- An artificial person is an entity provided with rights and responsibilities by the law, typically applicable to humans.
- Corporations are commonly recognized as artificial persons and have distinct rights and duties.
- The history and significance of treating corporations as artificial persons date back to the 19th century.
- The tax implications for these entities differ, with nuances between C corporations and S corporations.
Artificial Persons: An Introduction
An artificial person, sometimes referred to as a juristic or legal person, represents entities that the law recognizes with certain human-like rights and responsibilities. These entities exist independently and are legally distinguished from their participants or stakeholders. This concept is pivotal in understanding the workings and responsibilities of corporations and firms in today’s business landscape.
Why Think of Corporations as Artificial Persons?
The term ‘incorporate’ originates from the Latin word corpus, which means ‘body’. This etymology suggests the coming together or unification of various elements to form a single body, which, in legal terms, indicates the establishment of a new legal entity. Post incorporation, these entities are allowed to function as a collective, and they assume responsibility for their collective actions, providing legal protection to the individuals involved from personal liability.
The Rights and Responsibilities Matrix
Being identified as an artificial person, a corporation is entitled to certain rights, such as:
- Protection under the law: This ensures that they are treated fairly and without discrimination.
- Ownership of property: Like individuals, corporations can buy, sell, or lease properties.
- Engaging in business contracts: They have the authority to enter into agreements and form contracts.
However, there are also certain rights that these entities cannot exercise, like getting married, casting a vote, or vying for a political position, which remain exclusive to individuals.
On the responsibility spectrum, these entities are accountable for their actions and those of their employees. Being recognized under the law, corporations are expected to function within the frameworks established by various government regulations and statutes.
Legal Repercussions and The 14th Amendment
Given that corporations function as separate legal entities, they can be taken to court. They are held liable for their actions, similar to individuals. If they violate the law or if someone files a lawsuit against them, the court can impose penalties or even ask the entity to dissolve.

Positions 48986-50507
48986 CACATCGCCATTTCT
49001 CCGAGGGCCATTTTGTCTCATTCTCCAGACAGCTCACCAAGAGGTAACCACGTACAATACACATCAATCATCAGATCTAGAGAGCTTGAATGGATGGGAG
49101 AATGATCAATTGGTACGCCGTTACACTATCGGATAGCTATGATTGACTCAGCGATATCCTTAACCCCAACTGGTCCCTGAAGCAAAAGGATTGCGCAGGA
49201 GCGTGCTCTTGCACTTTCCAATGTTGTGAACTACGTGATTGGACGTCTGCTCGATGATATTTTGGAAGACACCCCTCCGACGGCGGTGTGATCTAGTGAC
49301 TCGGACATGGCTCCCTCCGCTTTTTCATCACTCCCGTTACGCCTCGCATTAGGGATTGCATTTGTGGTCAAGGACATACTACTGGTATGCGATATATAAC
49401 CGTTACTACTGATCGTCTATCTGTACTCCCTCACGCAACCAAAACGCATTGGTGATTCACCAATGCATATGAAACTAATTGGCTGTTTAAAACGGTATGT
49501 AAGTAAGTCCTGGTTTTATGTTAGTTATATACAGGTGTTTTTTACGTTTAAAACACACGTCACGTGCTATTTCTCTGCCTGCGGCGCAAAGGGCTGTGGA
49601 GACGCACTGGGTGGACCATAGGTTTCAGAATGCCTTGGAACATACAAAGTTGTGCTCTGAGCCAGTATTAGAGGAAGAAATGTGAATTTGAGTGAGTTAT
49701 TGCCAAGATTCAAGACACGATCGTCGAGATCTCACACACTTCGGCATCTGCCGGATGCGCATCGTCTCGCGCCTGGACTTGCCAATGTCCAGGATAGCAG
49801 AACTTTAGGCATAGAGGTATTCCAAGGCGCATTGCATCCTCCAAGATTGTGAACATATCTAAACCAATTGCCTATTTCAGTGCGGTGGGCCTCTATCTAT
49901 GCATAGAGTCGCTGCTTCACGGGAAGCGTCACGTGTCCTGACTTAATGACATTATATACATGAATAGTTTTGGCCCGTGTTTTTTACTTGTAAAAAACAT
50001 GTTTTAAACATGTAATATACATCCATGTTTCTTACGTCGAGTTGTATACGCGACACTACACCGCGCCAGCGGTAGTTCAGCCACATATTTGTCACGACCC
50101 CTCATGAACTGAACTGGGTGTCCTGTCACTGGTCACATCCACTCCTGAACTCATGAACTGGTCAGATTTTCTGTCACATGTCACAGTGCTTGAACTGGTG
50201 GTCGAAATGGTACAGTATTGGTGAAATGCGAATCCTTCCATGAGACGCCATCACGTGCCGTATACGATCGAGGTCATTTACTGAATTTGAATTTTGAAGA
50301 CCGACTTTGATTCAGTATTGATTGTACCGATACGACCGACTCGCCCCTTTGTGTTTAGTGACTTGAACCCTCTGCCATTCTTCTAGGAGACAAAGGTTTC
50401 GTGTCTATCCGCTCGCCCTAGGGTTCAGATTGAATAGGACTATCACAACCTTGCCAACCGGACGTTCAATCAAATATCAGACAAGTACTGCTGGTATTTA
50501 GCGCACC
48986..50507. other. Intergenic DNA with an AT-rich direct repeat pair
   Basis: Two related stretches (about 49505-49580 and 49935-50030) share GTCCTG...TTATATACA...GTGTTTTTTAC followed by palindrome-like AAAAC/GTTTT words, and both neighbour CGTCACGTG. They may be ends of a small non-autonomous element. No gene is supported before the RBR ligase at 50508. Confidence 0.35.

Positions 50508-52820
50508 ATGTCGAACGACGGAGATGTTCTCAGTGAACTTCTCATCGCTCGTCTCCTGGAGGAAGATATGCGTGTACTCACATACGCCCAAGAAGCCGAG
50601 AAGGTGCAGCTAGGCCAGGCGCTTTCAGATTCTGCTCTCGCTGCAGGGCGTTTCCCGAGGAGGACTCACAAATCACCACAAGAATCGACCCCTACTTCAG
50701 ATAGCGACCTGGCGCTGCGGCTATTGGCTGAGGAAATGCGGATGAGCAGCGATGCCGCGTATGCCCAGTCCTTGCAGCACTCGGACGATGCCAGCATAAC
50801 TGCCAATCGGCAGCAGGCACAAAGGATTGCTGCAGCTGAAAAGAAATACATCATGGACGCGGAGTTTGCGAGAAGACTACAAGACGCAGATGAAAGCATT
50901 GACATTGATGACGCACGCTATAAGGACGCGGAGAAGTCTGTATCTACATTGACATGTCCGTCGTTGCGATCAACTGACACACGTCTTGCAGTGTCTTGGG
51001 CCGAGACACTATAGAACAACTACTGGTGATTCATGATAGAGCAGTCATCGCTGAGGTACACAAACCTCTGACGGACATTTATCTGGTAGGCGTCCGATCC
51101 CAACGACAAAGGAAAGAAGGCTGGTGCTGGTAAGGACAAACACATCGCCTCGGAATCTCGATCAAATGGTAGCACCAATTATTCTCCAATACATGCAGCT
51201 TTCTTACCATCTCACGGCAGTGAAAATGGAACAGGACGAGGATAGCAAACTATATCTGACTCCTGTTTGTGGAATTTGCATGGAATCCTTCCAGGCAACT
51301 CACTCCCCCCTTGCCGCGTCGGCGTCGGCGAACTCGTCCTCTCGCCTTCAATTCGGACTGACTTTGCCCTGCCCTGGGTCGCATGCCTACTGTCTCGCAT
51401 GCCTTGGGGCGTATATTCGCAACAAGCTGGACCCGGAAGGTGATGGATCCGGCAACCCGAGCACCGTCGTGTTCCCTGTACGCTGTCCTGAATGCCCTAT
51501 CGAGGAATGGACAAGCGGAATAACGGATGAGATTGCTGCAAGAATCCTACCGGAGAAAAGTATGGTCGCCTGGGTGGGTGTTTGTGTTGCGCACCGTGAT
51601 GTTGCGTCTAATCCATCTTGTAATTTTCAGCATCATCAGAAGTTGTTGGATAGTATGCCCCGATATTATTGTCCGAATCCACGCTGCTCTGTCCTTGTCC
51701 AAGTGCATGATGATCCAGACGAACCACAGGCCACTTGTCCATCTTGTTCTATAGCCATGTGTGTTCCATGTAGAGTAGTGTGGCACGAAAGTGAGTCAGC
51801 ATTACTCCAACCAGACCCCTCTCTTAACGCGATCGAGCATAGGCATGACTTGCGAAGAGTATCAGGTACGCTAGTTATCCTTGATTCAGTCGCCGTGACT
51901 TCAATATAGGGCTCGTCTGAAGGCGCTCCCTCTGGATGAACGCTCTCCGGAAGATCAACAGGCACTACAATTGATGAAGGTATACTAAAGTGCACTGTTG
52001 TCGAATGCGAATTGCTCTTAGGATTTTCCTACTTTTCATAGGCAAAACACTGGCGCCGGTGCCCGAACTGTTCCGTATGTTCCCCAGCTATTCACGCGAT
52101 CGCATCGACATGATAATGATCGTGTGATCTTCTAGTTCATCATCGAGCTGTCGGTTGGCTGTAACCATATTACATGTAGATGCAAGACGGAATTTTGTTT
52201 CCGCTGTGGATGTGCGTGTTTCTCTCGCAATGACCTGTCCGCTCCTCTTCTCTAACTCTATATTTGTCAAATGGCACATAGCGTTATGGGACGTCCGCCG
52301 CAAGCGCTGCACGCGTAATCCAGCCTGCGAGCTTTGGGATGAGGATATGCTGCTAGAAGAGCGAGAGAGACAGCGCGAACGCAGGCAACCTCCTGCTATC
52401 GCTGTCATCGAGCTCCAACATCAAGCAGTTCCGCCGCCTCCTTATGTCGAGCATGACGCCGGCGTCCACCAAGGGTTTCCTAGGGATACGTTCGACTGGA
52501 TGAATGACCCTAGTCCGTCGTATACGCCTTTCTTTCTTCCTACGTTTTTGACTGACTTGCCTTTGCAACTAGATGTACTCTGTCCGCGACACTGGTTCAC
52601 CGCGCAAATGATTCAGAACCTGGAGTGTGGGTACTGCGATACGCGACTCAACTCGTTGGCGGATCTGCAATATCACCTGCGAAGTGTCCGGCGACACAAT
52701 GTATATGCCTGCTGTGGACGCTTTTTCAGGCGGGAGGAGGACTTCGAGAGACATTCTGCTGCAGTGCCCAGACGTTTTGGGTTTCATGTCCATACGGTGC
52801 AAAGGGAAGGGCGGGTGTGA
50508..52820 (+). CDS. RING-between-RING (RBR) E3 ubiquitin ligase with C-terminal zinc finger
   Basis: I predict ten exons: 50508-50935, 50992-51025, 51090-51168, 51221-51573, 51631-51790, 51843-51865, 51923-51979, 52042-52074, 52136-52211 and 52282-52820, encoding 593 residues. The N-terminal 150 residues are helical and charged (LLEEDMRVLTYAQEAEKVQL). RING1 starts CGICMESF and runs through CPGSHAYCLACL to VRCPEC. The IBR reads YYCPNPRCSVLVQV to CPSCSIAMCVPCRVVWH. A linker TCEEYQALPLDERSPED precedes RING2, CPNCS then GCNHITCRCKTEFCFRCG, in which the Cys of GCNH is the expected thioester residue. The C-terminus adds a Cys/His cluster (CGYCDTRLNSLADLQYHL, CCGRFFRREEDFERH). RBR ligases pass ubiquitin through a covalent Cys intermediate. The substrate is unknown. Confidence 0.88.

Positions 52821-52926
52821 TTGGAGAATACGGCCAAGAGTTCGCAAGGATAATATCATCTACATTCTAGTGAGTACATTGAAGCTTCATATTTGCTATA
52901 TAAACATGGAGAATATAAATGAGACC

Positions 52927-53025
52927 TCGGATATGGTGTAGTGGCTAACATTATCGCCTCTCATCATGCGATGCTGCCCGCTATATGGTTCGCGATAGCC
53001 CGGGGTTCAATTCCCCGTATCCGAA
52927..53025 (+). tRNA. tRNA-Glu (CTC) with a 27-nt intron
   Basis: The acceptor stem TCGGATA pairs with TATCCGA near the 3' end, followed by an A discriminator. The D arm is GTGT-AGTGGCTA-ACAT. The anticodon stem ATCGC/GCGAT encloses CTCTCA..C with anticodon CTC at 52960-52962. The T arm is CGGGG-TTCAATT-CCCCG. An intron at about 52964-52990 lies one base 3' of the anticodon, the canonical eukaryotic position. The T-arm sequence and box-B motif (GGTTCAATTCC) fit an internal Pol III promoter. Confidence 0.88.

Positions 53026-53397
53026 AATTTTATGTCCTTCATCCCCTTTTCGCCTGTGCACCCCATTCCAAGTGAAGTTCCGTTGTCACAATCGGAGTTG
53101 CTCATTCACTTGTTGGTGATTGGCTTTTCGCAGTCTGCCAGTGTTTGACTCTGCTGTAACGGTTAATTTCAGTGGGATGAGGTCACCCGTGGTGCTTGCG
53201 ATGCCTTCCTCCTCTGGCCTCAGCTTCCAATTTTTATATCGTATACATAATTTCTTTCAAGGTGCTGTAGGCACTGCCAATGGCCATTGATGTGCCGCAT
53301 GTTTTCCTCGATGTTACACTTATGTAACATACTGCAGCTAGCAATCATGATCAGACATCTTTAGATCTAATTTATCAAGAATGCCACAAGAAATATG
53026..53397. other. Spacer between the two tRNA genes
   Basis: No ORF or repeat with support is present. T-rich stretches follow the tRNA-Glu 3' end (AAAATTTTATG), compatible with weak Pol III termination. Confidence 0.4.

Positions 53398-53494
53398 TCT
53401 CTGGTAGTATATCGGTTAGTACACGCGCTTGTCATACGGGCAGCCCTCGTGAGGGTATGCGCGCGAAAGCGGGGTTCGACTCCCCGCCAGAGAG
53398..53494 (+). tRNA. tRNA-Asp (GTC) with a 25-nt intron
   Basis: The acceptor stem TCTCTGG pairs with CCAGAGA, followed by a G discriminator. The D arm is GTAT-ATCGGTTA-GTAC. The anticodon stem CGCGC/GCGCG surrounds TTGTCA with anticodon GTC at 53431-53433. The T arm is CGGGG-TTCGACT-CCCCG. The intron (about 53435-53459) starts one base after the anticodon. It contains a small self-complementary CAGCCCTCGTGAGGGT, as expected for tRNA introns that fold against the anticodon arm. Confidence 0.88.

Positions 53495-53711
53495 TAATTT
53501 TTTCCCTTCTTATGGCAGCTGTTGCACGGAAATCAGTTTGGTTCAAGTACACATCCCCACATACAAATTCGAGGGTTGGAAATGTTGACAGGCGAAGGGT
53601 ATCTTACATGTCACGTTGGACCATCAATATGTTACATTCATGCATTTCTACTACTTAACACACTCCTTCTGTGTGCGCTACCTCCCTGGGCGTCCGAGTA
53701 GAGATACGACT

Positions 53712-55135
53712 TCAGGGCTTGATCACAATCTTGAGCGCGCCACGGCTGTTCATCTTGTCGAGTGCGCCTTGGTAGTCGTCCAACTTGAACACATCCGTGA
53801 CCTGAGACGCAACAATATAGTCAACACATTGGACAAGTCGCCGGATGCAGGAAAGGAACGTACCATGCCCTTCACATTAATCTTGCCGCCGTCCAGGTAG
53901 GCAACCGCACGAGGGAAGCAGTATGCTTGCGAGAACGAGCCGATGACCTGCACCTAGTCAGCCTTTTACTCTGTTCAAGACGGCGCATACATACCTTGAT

Furthermore, corporations enjoy protection under the 14th amendment. This amendment ensures that every person, including artificial ones, have equal protection under the law. This legal recognition provides corporations with the ability to seek legal remedies when wronged.
The Supreme Court acknowledged the concept of viewing corporations as individuals back in 1891 during the Gulf, Colorado & Santa Fe Railway Co. v. Ellis case. The Court asserted that like individual citizens, corporations should enjoy protection under the law, thus prohibiting states from denying them equal protection.
Taxes and Artificial Persons: A Different Game
The taxation dynamics for artificial entities, especially corporations, are unique. Corporations have the option to be taxed either as a C corporation or an S corporation.
C corporations face double taxation, where the corporation incurs taxes, and when profits are shared among shareholders, these individuals are also taxed. On the other hand, S corporations allow taxes, profits, and even losses to be reported solely on the shareholders’ tax returns, thus avoiding double taxation.
However, it’s worth noting that not every corporation can qualify as an S corporation. There are specific criteria, like the type and number of shareholders or stock classes, that determine this status.
In essence, understanding the intricacies of artificial persons aids in comprehending the legal and operational dynamics of corporations and firms. These entities, backed by historical legal precedents, play a pivotal role in today’s global business landscape. Treating them as separate legal entities with specific rights and responsibilities ensures a more structured and accountable business environment.